Improving the management of site for biodiversity.
Funded project report provided by Jake Piper:
TOE has supported land management for wildlife conservation at the MOD Arncott site over recent years. This is a military training site with a mix of woodland, rough grass and scrub and training infrastructure. It is not intensively farmed or actively managed by the MOD, so is rich in biodiversity with birds (including seven warbler species and Turtle Doves) and butterflies, for example, which include rare and declining species.
In order to maintain the necessary mosaic of habitats for the diversity of species, conservation management requires periodic cutting of established woodland, rejuvenating and opening up the canopy, as well as enabling ponds to remain in the landscape. This work is undertaken by Chiltern Rangers (CR: a non-for-profit social enterprise which was established from a local authority woodland management unit), who work with the BTO on bird monitoring at the site.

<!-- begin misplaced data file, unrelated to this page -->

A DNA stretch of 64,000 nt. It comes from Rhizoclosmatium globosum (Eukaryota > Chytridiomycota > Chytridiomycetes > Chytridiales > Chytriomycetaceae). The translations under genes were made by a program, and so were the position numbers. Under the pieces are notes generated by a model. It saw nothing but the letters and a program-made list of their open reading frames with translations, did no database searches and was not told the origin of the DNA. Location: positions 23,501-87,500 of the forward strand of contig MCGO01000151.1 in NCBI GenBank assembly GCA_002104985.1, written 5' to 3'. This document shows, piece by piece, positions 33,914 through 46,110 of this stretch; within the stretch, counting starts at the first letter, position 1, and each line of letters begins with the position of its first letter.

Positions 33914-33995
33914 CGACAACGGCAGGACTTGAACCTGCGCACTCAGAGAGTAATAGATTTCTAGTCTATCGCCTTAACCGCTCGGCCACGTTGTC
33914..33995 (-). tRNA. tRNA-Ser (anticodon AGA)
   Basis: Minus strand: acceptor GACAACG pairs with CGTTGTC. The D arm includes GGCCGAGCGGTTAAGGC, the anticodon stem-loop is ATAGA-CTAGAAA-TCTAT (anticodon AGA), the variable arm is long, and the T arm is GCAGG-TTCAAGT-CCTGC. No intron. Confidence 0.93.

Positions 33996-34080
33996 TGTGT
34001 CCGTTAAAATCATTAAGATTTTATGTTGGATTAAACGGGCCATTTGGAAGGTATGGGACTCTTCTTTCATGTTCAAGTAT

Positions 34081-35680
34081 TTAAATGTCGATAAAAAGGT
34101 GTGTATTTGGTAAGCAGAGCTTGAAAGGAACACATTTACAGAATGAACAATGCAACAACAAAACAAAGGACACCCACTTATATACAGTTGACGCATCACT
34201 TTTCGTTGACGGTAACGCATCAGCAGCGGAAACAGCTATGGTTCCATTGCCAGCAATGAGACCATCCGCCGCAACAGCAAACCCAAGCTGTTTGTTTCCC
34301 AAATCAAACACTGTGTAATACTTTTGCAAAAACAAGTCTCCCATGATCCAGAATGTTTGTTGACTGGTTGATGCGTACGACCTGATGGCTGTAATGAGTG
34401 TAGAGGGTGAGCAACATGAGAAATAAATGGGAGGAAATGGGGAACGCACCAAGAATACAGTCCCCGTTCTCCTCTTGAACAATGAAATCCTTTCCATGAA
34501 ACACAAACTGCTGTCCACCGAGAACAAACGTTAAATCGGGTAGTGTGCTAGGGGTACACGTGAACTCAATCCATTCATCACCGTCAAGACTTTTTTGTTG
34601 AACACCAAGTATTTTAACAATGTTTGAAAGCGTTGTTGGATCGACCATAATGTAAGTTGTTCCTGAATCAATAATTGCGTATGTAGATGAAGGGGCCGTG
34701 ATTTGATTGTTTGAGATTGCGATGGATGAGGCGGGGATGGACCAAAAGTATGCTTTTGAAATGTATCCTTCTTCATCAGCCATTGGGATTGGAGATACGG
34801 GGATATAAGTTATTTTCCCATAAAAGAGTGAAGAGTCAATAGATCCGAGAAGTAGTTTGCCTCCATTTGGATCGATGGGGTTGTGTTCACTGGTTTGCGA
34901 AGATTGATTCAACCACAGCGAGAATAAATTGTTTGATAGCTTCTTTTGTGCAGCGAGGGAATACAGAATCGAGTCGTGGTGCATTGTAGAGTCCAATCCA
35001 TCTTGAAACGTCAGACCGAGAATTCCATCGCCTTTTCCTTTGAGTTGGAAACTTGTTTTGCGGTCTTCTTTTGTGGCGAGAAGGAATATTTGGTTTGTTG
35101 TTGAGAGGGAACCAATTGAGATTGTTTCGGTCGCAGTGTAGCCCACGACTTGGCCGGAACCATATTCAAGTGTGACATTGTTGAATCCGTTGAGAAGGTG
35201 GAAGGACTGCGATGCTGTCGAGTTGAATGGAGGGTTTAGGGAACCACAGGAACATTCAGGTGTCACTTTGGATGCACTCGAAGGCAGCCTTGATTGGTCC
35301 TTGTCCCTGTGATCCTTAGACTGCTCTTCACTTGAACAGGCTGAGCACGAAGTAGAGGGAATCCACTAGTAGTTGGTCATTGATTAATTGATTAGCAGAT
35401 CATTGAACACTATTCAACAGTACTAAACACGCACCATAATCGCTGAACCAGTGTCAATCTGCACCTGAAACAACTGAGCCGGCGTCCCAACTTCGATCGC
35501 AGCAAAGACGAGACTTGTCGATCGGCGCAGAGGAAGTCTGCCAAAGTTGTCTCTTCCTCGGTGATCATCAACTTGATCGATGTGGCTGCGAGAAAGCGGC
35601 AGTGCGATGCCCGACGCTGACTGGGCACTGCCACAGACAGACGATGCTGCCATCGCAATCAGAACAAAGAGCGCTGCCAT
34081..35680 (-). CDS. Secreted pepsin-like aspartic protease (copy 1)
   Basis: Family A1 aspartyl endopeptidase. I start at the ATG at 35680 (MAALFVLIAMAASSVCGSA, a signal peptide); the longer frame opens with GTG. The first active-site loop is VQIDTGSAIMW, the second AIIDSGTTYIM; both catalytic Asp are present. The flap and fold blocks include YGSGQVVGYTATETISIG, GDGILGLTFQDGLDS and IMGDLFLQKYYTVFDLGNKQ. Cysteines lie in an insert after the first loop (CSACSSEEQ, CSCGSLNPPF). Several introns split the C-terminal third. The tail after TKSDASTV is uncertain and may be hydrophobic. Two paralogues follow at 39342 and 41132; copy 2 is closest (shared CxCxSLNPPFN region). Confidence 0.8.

On a very hot mid-July day, TOE trustees were taken around the site by Steph Rodgers of CR, Gary Becket, MOD conservation officer, and Stuart Hodges, a Butterfly Conservation species champion who also monitors the site. We were shown, for example, areas where CR working parties have created open areas and low scrub in line with the specific breeding habitat needs of Hairstreak butterflies, as well as other sites where Gary has plans to open up other areas to increase edge habitats and light. The CR work parties are made up of volunteers - sometimes including some military personnel - who carry out woodland operations assisted by and under the guidance of CR staff. (TOE has subsequently been able to put Steph in touch with an Oxford Brookes University Professor who leads a wildlife conservation course who would like to offer this practical experience of woodland management to his students.)
Recent TOE funding has covered the cost of CR staff at land management days, plus tree saplings (Wych Elm for White Hairstreak breeding and feeding sites), and supplementary feed for turtle doves - in accordance with RSPB guidance - as their numbers are declining sharply in the UK.
TOE trustees were impressed by the enthusiasm, knowledge and efforts of all the conservation staff we met at the Arncott site. Both Steph and Gary expressed their thanks for the support given by TOE.